Faith, fellowship and forgiveness: The newest chapter in Newberry’s winding journey for truth and reconciliation. From the Newberry Six lynchings in 1916 to the first year of desegregation in the town, Newberry has a lot to reconcile.
The community began with the “truth” portion of this process with a town hall on Sept. 20 to discuss the Newberry Six atrocity. That night the community opened up about an unspeakable past— taking the first step. Now they’re tackling “reconciliation,” attempting to make amends for racism and injustice.
The city commission partnered with Christ Life Fellowship church just before Thanksgiving to host a dinner and sermon in Lois Forte Park. Pastor Gary Bracewell spoke at the event about acceptance, healing and forgiveness. Newberry Mayor Jordan Marlowe asked other congregations to do the same. After the services, pastors invited their parishioners to join together for Thanksgiving dinner.
“The churches in my community really do have the pulse of my community, so it was a great way and a great place to start,” Marlowe said. “It’s the message of community and unity and love that is important, and my churches are on the forefront of spreading that message.”
Bracewell spoke about the importance of self-love.
“We cannot love other people if we do not love ourselves. We cannot forgive other people if we do not forgive ourselves,” he said in his sermon. “If everybody is in a better place themselves, then they most certainly will make a better community.”
President Chittur V. Radhakrishnan of Devi Temple of Florida preached a similar message at the event.
“The bottom line is everyone’s the same. We all pray in a different way. That’s all,” Radhakrishnan’s wife, Jaya, said.
Bracewell and his congregation have been hosting the Thanksgiving dinner at Lois Forte park for about six years. When the city wanted to host a dinner on the grounds, Marlowe worked with Bracewell to merge the events.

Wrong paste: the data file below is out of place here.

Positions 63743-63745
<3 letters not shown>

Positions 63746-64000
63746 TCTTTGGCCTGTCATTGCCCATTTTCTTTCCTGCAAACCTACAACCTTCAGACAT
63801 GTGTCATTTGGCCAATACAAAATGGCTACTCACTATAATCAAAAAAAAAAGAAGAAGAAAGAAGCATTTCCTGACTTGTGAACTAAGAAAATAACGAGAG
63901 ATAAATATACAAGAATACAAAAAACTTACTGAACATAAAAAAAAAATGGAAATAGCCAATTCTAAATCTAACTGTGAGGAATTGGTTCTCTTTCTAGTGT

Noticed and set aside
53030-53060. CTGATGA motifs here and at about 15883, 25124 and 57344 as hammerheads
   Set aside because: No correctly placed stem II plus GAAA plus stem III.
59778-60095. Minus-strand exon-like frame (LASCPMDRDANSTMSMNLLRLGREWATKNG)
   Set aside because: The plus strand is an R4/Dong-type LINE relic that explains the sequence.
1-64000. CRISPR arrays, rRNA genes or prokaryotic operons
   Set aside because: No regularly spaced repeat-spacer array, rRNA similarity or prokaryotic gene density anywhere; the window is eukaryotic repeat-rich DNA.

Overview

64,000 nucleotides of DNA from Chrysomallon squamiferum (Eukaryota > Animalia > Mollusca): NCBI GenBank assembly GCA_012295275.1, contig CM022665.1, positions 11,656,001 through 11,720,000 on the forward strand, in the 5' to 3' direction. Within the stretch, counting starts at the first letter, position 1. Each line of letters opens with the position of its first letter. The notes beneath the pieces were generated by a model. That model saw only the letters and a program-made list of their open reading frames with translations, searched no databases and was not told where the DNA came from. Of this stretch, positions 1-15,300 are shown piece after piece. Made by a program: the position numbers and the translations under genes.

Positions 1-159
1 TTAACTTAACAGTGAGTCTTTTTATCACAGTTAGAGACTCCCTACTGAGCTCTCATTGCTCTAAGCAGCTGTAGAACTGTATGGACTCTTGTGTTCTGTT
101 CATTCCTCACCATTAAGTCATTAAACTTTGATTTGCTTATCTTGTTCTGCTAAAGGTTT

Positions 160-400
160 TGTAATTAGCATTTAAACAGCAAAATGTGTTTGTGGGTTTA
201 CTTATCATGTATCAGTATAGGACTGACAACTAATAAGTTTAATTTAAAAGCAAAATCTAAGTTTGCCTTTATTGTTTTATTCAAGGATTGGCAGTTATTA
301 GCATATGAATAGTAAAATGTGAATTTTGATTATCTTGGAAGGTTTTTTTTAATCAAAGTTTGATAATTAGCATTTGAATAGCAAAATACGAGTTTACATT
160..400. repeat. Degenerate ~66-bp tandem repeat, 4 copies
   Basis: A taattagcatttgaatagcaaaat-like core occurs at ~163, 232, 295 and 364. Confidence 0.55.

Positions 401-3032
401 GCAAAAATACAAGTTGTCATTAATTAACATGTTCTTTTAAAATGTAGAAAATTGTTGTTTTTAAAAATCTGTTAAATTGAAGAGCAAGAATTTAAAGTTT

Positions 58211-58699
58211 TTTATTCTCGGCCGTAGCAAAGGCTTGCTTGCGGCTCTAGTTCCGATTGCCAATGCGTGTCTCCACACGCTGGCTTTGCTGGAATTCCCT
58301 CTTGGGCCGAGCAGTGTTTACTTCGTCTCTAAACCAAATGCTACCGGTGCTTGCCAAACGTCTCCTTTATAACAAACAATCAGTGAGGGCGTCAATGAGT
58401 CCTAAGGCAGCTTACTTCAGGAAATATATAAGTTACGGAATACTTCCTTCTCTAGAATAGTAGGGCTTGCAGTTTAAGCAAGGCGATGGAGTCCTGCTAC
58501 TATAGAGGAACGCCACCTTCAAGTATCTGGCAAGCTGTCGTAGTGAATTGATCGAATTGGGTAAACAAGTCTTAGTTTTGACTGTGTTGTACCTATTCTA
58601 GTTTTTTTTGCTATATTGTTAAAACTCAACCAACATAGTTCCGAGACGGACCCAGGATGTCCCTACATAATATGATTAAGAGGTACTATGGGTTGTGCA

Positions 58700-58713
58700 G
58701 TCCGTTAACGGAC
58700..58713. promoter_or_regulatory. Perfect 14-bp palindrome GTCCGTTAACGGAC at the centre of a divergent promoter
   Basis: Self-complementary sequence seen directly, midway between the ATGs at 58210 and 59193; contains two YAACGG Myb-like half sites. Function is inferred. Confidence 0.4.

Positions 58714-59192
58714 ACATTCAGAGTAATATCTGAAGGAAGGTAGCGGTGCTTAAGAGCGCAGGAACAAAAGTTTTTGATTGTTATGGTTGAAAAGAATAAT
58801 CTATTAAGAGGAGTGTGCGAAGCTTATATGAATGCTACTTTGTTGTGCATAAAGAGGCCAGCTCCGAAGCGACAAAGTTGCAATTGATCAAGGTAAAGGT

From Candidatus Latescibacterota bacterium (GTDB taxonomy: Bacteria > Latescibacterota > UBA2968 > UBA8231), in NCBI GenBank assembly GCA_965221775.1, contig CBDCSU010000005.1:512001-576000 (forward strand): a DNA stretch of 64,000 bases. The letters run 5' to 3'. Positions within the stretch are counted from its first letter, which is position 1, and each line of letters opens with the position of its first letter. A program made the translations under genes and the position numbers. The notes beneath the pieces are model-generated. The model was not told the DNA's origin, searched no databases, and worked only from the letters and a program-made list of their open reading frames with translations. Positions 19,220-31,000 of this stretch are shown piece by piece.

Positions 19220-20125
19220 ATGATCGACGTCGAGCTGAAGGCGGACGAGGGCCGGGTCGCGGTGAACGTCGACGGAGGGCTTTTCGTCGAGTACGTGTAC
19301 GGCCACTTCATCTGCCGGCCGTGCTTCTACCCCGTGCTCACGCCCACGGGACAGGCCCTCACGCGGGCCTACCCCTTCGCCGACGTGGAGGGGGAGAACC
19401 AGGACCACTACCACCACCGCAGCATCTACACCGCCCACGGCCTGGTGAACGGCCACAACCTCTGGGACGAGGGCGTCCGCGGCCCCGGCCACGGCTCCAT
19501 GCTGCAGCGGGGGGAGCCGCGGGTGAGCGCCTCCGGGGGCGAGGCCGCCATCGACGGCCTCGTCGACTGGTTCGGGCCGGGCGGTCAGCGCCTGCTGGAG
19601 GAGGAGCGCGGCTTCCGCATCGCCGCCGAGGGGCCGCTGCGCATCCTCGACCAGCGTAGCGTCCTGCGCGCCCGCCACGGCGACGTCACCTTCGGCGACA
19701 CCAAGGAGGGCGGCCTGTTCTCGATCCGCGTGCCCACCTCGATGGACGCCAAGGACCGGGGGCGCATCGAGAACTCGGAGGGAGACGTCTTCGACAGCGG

In addition to the various church congregations, Alachua County commissioners Charles Chestnut and Marihelen Wheeler came to support Newberry’s initiative as part of a countywide truth and reconciliation effort.
“We’re in the beginning stages of it. We will be going to other communities to talk about the truth and reconciliation process,” Chestnut said.
After reaching out to all of the communities in Alachua County, the commission hopes to schedule an event to bring them together. The county commission will meet again in January to discuss next steps.
Newberry plans to host more events in hopes of making amends for its past.
“I don’t know that we’ll be able to always stick to to this, but I think it’s a nice schedule to do one event that’s kind of hard, where we face some tough issues in our past, and then another sort of social event where we just come together,” Marlowe said.
Newberry’s next social event is scheduled for Martin Luther King Jr. Day at Newberry’s MLK Community Center. Additionally, Marlowe hopes to host one more event before it to talk about the first year of desegregation in Newberry.
Marlowe invited the town’s pastors and county commissioners to come, in hopes of seeing the same level of community participation.
“Anyone who wants to be a part of the process is welcome to participate,” he said.
There is no book on how to reconcile a long history of prejudice and racism, but Newberry is trying in the only way it knows how — through faith and community.
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